The mood was sombre at Alberta Pork’s fall regional meeting in Red Deer on Wednesday — with good reason.
Producers’ income statements continue to bleed red, with low prices translating into losses on every pig sold.
“We’re basically challenged for survival, whether you’re talking production sector, processing sector or what have you,” Alberta Pork chairman Jim Haggins told producers at the Capri Centre meeting.
He described how the sector has lost millions of dollars in recent years, with improved prices to start 2010 subsequently plummeting.
“Small profits of $5 to $10 (per animal), maybe $15 in some cases, through the summer have basically been sucked up and disappeared in the last four weeks with the dramatic fall in the market that we’ve experienced.”
More and more Alberta producers are leaving the industry or scaling back, added Haggins.
Their numbers have dwindled from about 1,300 in 2003 to the current 380. Perhaps more disconcerting is the decline in the provincial sow herd, from around 200,000 in 2006 to 137,000 — and continuing to drop — now.
“If we take away the exported feeder pigs and isoweans that go to the U.S., we end up with about 2.44 million pigs total available to our federal and provincial processors in the province, and processors outside the province that buy Alberta pigs.”
That works out to about 47,000 animals a week — well below the 60,000 needed to keep Alberta’s plants operating at their single-shift capacity.
“That inefficient industry is costing each and every one of us,” said Haggins.
He pointed out that Canadian pork producers receive lower prices than their counterparts elsewhere in the world, including the United States.
This, despite the fact Alberta packers are nearer West Coast shipping points than their competitors in the U.S. Midwest.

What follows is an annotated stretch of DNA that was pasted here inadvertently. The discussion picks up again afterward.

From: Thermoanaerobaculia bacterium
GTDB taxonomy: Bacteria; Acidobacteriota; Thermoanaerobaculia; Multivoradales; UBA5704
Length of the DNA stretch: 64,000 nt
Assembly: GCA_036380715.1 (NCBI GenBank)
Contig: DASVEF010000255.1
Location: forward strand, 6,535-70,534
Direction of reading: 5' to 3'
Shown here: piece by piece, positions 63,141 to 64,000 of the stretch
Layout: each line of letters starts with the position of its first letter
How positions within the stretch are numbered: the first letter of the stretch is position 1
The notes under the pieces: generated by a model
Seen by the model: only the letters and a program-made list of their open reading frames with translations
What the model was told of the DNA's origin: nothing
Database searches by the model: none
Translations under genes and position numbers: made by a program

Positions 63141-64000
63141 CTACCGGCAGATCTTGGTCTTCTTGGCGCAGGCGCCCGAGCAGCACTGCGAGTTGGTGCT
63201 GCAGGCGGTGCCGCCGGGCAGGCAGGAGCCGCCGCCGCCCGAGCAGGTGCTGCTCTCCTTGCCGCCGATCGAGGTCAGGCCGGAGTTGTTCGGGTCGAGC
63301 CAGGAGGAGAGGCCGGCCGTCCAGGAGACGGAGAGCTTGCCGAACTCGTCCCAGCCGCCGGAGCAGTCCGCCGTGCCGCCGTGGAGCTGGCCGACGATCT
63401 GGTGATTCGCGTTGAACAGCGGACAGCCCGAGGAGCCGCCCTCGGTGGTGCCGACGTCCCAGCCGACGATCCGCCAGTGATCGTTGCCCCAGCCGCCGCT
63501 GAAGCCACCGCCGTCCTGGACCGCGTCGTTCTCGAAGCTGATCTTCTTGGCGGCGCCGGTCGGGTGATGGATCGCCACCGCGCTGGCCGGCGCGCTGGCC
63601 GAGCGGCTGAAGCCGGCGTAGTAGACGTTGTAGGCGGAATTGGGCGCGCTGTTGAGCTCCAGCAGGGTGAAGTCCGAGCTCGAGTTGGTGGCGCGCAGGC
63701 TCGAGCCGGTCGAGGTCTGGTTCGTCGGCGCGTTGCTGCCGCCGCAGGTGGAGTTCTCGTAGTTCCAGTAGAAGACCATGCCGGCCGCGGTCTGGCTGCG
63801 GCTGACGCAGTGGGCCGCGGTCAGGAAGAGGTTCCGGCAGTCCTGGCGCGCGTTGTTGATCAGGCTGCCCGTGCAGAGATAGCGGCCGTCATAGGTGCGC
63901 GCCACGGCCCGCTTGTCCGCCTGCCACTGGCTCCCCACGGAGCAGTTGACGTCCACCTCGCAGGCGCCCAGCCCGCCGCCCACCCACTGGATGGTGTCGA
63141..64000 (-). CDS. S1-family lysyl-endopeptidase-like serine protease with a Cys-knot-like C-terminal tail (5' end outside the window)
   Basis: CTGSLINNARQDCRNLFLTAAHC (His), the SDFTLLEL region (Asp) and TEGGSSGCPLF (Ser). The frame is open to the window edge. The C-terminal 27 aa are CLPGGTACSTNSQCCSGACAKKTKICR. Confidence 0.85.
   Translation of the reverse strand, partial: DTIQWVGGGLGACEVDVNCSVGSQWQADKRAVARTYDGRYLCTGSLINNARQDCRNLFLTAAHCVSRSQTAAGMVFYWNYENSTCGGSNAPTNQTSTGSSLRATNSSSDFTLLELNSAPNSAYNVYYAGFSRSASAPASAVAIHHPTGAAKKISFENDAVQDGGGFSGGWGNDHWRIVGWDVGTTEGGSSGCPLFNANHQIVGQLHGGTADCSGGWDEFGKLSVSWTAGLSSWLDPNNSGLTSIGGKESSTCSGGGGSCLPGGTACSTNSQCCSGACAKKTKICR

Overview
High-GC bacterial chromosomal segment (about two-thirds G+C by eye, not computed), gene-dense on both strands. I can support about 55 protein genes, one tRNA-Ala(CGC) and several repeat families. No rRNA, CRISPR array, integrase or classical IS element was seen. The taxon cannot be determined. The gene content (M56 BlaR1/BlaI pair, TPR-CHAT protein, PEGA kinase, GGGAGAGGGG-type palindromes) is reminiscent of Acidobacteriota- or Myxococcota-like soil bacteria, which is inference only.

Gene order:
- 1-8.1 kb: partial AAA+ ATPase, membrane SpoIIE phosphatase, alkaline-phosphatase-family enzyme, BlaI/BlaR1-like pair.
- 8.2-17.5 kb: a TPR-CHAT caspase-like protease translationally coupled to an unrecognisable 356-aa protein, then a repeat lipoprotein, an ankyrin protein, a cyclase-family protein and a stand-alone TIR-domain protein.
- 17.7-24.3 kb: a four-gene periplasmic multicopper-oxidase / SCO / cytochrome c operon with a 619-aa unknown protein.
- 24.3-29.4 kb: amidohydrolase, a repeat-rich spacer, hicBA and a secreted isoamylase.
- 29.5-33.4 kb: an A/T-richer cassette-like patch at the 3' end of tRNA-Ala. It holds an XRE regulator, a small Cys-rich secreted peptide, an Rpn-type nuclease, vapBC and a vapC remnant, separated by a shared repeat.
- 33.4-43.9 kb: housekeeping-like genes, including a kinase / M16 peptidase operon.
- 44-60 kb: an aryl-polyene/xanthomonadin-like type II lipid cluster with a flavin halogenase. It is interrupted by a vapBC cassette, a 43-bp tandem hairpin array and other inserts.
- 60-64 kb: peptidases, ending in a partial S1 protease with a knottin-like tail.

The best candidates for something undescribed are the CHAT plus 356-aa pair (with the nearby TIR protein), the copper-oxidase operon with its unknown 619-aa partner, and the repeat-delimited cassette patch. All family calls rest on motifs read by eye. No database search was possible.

“Our pricing formulas must be adjusted,” said Haggins, arguing that these currently favour the packers.
“If our industry is going to survive and prosper, we’ve got to recover more money than we are now. There’s just no future in this industry, unfortunately, if we continue to lose money week after week, year after year.”
Don Brookbank, acquisition manager for Olymel in Red Deer, defended his plant.
“We feel just as terrible as you do about today’s price, but it is what it is,” he said.
“Unfortunately, with 2.3 million pigs a week being slaughtered in the U.S., it’s taken that price down.”
Brookbank added that Olymel needs pork production in Alberta to remain high if its Red Deer plant is to remain viable.
Haggins and Alberta Pork executive director Darcy Fitzgerald listed the measures their organization has taken to cut costs, with its 2010 budget $628,000 lower than the $3,018,000 it spent in 2009.
Alberta Pork closed its Consumer Services office in Calgary on Aug. 31 and is now pushing for a reduction in the levy it collects from producers — from $1 per slaughter hog to 85 cents.
Other strategies include improving communications with consumers, reducing production costs, seeking tariffs on imported pork and working with packers to improve producer margins.
Earlier this week, Alberta Pork directors spoke with Alberta’s deputy agriculture minister John Knapp and officials with Agriculture Financial Services Corp. about the crisis their industry faces, said Haggins. Knapp proposed the creation of a small group to consider options.
“It was emphasized there has to be some kind of quick support from somewhere, just to maintain our base right now and get us through to spring, when hopefully 2011 will be our year of recovery,” said Haggins.
Will Kingma, a director with Alberta Pork who farms near Bentley, offered a glimmer of hope.
He noted that global protein consumption is expected to rise as developing countries become more affluent and the world’s population grows.
“I think if you get out there five or 15 years, Canada is really positioned in a good spot. The challenge is getting there.”